Carelessness about Lab Safety. Somehow, you’d never trust a 20-year-old undergrad to just go into the lab and squirt around whatever chemicals are on hand—but a 21-year-old grad student, sure. Ah, the seven words no PI wants to hear from a shrugging grad student: “I ate that because it was funny.”
Interpersonal Drama. As you advance in your career, you learn how to deescalate arguments. How to interact as a colleague. How to host a social event that’s not 80 people doing Jell-O shots and hooking up in a house with no furniture. In other words, you learn to mellow out and be an adult.
Grad students aren’t always there yet. One day, Jimmy and Jessica are autoclaving pipette tips for each other—and the next day Jimmy demands that you move Jessica to a different lab bench because he heard from Mike and Velma that April said Jessica’s friend in the Drosophila lab saw her flirting with the Slovenian master’s student, and Jimmy knows you have a grant due tomorrow, but can we just talk and yell about Jessica in your office for, like, 3 hours?
Stealing Food from Department Seminars. This is not actually a problem. Look the other way. Nothing to see here.
Impatience Regarding Results or Credit, or Credit for Results. Experiments don’t necessarily yield useful discoveries the first time you try them, and not everything leads to a first authorship. Some students, however, expect instant gratification and celebration of their snowflakey uniqueness. “So,” they’ll say, lingering in your office, “I labeled the tubes with a Sharpie like you asked. Can I have the rest of the day off to wait for the Nobel Prize committee?”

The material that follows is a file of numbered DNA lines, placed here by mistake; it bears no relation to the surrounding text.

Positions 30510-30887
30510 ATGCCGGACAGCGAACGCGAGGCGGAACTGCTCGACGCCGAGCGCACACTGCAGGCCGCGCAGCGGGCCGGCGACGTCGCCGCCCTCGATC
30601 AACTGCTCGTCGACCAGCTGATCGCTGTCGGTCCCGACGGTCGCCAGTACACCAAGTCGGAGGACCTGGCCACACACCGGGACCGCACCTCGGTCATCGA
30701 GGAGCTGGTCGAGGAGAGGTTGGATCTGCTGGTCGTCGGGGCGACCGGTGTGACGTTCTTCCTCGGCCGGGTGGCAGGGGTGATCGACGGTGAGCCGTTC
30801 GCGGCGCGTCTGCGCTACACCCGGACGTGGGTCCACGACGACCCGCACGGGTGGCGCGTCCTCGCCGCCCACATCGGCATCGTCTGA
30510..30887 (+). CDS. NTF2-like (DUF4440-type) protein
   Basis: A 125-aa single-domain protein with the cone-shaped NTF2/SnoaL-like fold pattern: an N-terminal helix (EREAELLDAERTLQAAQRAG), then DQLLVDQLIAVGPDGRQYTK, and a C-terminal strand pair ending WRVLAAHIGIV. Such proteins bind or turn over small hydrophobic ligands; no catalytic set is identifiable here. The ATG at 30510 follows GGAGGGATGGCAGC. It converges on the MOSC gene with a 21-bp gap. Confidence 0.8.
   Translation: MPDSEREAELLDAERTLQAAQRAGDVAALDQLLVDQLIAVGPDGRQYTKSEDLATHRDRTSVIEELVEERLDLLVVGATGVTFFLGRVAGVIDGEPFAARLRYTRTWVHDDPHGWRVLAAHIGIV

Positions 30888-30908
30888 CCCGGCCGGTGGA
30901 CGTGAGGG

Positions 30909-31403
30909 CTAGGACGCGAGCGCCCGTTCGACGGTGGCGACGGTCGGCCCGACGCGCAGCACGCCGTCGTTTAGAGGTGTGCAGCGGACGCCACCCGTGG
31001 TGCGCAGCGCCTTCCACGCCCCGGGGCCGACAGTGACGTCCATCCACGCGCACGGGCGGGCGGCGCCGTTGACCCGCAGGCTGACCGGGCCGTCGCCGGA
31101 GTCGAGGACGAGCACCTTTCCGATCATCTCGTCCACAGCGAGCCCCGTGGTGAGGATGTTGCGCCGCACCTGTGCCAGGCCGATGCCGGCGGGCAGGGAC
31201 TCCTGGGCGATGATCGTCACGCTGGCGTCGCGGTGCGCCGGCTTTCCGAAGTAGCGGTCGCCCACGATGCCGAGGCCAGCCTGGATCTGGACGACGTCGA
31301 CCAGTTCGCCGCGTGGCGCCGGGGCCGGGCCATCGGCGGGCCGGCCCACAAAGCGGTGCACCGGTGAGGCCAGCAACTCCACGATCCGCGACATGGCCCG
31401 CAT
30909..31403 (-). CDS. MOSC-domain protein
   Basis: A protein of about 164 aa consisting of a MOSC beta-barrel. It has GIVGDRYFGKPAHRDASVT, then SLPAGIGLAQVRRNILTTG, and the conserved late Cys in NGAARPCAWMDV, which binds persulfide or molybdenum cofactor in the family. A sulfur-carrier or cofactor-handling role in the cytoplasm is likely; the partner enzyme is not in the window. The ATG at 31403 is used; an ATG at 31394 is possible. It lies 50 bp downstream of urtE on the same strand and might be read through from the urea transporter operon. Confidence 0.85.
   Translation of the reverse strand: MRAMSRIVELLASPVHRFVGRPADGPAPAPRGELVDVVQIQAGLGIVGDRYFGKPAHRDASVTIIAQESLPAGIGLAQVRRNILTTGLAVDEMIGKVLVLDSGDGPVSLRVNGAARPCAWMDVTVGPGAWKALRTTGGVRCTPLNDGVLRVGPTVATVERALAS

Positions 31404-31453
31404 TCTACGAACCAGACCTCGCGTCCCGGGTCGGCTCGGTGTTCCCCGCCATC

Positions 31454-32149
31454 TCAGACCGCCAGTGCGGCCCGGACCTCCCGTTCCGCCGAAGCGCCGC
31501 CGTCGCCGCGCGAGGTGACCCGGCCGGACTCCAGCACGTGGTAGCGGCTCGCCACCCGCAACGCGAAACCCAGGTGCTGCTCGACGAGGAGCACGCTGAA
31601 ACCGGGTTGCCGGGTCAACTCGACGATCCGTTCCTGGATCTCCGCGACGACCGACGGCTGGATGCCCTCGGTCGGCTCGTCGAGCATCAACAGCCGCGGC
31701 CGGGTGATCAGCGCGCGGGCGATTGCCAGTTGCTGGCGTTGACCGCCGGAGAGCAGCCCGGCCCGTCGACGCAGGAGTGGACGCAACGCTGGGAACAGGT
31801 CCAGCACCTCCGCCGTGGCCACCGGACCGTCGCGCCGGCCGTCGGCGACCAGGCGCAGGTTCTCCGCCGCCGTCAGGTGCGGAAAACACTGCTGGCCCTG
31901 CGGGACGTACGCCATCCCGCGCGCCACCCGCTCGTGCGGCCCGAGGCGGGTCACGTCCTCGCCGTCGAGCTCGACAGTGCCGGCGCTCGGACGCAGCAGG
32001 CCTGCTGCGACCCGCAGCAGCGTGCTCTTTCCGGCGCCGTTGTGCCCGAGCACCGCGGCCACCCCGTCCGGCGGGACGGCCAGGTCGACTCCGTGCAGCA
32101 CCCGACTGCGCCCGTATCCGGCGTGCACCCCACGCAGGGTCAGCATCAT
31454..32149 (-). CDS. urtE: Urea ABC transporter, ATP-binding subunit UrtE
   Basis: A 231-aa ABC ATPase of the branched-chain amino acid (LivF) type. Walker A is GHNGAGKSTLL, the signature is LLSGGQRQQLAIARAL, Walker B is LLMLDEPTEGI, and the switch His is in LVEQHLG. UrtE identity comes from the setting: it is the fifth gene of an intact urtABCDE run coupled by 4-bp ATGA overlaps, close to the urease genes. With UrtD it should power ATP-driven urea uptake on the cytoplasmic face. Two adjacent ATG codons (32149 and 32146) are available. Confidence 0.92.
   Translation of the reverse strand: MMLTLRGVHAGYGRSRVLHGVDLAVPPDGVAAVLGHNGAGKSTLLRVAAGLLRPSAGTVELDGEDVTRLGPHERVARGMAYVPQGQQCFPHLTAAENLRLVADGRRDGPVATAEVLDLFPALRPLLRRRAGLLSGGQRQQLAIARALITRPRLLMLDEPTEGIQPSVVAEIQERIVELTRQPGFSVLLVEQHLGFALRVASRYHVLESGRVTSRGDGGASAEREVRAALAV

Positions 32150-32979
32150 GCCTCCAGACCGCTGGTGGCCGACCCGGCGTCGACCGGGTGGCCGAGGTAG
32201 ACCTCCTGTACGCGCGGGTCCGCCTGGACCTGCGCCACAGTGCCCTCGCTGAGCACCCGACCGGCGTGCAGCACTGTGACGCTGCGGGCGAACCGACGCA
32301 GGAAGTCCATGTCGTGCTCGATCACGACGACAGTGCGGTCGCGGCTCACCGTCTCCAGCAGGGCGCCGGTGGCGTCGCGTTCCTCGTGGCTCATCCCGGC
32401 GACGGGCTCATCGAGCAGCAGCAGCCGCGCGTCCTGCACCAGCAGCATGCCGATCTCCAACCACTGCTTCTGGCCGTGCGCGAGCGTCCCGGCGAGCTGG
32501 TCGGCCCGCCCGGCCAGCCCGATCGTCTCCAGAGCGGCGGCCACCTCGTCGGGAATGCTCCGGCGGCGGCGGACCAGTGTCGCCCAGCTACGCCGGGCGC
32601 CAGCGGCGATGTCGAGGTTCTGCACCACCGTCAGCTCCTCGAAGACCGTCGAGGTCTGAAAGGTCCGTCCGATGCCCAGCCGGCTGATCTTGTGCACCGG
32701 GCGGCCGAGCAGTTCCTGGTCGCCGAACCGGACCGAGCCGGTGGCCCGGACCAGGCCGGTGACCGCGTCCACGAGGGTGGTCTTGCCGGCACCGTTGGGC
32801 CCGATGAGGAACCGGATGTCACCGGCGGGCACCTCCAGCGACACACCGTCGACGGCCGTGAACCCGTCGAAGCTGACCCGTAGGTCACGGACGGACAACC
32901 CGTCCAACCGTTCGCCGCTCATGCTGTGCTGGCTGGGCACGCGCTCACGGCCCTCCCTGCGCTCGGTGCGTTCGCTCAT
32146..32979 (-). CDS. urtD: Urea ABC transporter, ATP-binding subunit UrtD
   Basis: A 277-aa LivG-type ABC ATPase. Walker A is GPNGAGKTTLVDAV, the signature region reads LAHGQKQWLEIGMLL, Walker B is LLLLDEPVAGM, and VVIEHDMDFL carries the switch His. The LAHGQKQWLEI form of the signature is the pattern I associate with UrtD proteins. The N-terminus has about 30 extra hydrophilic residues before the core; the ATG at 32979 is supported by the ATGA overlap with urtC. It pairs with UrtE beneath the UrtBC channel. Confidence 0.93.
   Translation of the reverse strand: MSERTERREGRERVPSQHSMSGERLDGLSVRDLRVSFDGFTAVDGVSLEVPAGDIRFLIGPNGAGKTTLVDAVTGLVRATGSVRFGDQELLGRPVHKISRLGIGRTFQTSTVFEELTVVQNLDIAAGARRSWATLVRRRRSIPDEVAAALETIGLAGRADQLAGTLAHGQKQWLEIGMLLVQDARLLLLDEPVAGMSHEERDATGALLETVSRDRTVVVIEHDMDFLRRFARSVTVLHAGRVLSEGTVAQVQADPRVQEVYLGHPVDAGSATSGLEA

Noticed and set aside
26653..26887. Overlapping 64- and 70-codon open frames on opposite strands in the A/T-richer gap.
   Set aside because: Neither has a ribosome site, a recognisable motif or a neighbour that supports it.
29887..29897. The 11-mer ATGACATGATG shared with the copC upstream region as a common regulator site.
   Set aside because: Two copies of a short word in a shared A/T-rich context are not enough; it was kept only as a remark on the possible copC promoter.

Pretending to Understand When They Don’t. This is probably a grad student’s most insidious vice—you give instructions, ask whether the instructions make sense, and the response is a Golden Retriever-like series of nods and smiles. “Yes, of course, I get it! I’m happy to comply with your request! Yes, yes, yes! Are we going for a walk?” Then, the moment you leave, the student thinks, “Whew, that was close! I didn’t understand a word of that, and my PI nearly noticed! Okay, time to get to work … on … uh … hmm. Well, at this point, I’m sure it would be wiser not to ask for clarification because I don’t really appreciate what ‘wiser’ means.”
* * *
Here’s my own bad student story. When I was an undergrad, I visited a friend at another university who had just begun a summer internship in a molecular biology lab; let’s call him Ivan. His PI had given him a budget of $750 with which to purchase necessary lab supplies from a catalog. Ivan, overcome with his first taste of spending someone else’s money, immediately spent a quarter of his summer budget on a lab-grade blender, intending to use it for margaritas. He bragged about beating the system—until his PI, who of course noticed the purchase, sent him an email stating that the blender had better be in the lab on Monday morning, processing some kind of samples related to Ivan’s research.
But the most surprising result from my unscientific survey of bad-student stories is how rare they are. Though it’s fun to think of students as irresponsible oafs who gleefully mess up your experiments, most are simply scientists-in-training—wet behind the ears, but basically well-intentioned and competent. Everyone remembers “that one,” but it’s always one in a sea of a couple dozen quite good grad students.
Reading my Facebook inquiry for stories, a former colleague of mine cautioned against “punching down,” which also happens to be a cycle on my bread maker. Yes, blaming those with the least experience is low-hanging fruit. But I hope that somewhere, at some university, a grad student is reading this and thinking, “Wait, professors don’t like it when we fart? Even with no voice? I must change my ways!”
Yes, theoretical grad student. Change your ways. Don’t be the trainee who comes most easily to mind when your PI shares bad-student stories.
Now, who wants to go for a walk?